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Hardware needs may stall office complex fixes

East Coast damage from Sandy’s chaos affects supply lines

Friday, November 23, 2012
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A gate was erected at the outset of a $9.1 million post-flood rebuilding project for Schoharie County's office complex on Main Street. (Edward Munger Jr./Gazette reporter)
A gate was erected at the outset of a $9.1 million post-flood rebuilding project for Schoharie County's office complex on Main Street. (Edward Munger Jr./Gazette reporter)

— A shortage of construction equipment due to Hurricane Sandy repair priorities is among several factors expected to slow Schoharie County’s office space rebuilding from Tropical Storm Irene.

Offices including the county clerk, DMV, treasurer and real property were relocated about the county after last year’s massive flooding swamped the village.

Schoharie County Treasurer William Cherry, serving as flood recovery coordinator, said Hurricane Sandy’s destruction on the East Coast is expected to cause a squeeze on plumbing and electrical components. Project designers initially projected a March 31, 2013 completion date for the roughly $10 million reconstruction of the County Office Complex on Main Street in the village of Schoharie.

Major rehabilitation planned for the flooded county office building and adjacent historic County Courthouse requires demolition, then structural reinforcement on interior foundation walls along with a variety of flood mitigation measures. The work was stalled temporarily about two months ago when architects were asked to go back to the drafting table and heighten flood barriers initially drawn roughly 2 feet below Tropical Storm Irene’s flood water level.

Adding to challenges, and the time frame, is the expectation that components like switches and electrical boxes will be needed for the project when these same items are being gathered for hundreds of thousands of structures Hurricane Sandy wiped out.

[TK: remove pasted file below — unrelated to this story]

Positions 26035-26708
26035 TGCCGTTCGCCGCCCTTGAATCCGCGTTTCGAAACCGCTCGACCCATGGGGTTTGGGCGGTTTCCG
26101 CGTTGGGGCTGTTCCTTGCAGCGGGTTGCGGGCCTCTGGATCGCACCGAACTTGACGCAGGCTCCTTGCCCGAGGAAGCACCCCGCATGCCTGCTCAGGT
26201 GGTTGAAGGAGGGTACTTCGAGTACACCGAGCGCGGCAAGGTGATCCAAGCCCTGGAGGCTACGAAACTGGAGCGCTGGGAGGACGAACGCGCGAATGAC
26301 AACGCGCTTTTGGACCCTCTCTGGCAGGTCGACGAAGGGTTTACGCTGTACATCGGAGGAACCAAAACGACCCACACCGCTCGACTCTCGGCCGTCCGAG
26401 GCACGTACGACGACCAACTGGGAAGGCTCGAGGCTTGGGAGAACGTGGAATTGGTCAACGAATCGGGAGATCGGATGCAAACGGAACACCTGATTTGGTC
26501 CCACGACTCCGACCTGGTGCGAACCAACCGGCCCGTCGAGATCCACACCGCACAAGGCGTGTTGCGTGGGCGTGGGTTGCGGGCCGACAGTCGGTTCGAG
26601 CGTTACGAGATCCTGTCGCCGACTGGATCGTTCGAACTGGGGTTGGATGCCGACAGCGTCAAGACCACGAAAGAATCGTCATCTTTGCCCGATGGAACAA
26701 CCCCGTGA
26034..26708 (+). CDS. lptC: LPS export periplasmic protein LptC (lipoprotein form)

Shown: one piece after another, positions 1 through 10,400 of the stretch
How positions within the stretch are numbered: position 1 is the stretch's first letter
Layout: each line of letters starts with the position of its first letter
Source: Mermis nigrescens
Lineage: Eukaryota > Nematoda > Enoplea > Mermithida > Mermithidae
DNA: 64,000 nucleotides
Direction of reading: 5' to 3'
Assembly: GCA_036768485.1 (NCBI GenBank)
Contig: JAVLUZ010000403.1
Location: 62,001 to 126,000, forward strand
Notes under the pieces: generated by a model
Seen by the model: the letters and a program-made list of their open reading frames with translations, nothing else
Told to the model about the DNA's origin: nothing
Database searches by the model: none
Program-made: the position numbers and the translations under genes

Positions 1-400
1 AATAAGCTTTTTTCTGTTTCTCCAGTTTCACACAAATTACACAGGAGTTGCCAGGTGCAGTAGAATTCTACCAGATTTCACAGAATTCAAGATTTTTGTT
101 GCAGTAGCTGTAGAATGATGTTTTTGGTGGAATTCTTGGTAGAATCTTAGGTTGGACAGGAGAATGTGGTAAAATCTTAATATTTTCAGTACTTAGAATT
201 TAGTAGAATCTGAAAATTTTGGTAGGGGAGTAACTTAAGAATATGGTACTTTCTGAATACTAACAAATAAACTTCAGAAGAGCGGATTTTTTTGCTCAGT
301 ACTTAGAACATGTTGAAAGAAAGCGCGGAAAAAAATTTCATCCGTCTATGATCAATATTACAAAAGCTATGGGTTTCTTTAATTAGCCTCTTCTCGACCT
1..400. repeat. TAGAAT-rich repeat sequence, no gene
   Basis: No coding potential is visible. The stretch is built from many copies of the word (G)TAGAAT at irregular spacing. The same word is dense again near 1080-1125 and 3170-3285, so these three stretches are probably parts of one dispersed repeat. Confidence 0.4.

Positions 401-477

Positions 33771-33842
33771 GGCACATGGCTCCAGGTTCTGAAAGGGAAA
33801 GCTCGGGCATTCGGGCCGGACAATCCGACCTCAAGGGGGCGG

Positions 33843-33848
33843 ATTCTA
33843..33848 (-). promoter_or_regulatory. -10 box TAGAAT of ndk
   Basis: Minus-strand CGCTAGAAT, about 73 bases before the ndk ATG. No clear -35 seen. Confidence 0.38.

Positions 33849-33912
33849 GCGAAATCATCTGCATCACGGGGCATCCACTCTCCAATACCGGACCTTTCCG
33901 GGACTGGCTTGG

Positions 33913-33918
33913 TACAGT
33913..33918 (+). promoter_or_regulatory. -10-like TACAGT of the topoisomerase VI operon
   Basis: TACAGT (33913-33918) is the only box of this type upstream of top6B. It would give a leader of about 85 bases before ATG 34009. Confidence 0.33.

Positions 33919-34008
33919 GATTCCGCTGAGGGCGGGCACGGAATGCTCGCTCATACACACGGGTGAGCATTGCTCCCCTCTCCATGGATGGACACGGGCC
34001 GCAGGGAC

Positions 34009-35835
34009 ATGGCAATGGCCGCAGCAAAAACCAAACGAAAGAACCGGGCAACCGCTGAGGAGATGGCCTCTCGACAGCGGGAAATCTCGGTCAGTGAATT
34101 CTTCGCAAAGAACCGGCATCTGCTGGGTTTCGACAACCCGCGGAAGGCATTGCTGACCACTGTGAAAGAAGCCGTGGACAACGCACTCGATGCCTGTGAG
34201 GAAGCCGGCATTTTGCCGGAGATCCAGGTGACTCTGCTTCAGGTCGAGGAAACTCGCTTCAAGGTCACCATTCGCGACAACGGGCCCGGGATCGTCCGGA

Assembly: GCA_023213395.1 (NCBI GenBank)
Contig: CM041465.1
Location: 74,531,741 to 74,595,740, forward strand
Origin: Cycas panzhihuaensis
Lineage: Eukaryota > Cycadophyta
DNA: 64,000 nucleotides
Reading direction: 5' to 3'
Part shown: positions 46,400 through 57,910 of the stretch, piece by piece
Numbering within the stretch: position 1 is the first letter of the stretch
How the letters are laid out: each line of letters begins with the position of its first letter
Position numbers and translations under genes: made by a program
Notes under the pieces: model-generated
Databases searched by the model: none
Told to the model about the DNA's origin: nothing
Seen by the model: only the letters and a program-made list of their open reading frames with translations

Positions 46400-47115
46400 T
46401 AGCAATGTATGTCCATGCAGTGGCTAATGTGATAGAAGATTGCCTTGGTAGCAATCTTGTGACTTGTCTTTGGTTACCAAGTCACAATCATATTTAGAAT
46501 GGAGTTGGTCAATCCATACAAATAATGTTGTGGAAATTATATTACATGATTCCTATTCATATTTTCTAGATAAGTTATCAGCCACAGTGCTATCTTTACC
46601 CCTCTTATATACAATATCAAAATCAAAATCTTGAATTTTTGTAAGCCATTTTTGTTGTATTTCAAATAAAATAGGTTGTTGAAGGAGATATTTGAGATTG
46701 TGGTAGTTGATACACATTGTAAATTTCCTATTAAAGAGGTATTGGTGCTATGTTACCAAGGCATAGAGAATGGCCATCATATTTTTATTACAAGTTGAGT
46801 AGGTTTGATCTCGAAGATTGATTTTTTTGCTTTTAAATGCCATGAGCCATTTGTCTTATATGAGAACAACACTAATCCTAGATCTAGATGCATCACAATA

“Basically, the entire Northeast is going to be needing many of the same things,” Cherry said.

Major construction projects don’t typically establish strict deadlines, he said. “It all depends on exactly when the project starts, exactly how things go during the construction, and I suppose it’s not a big surprise.”

Other parts for the project aren’t easy to come by either: It’s expected to take at least 15 weeks for hurricane resistant windows to be delivered after they’re ordered.

Another factor expected to extend the completion date is a search for old asbestos that will take place before framing and drywall installation can be completed.

Cherry provided a monthly update recently to the county’s Board of Supervisors and requested approval for more than $17,000 in costs that weren’t anticipated. Heating, ventilation and air-conditioning components are all being installed on the roof of the office complex and contractors realized the roof itself has to be replaced. That cost won’t be covered by the Federal Emergency Management Agency, and the county board approved a total of $17,647 to get it done.

Several elements of the rebuilding are moving along, according to Cherry’s report:

* Demolition nears completion in the county office building, and demolition has started in the County Courthouse and is expected to be finished at the end of this month.

* New boilers and chillers for the HVAC system are being assembled and will be installed next week.

* Framing, electrical, plumbing and HVAC in the Health Department section is continuing and power is expected to be switched over from temporary to permanent at the end of January.

* Design work continues for the Public Safety Facility.

* By Nov. 16, FEMA has provided the county with $6,925,326 in flood recovery money and another $2,308,442 has been provided by New York state.

 
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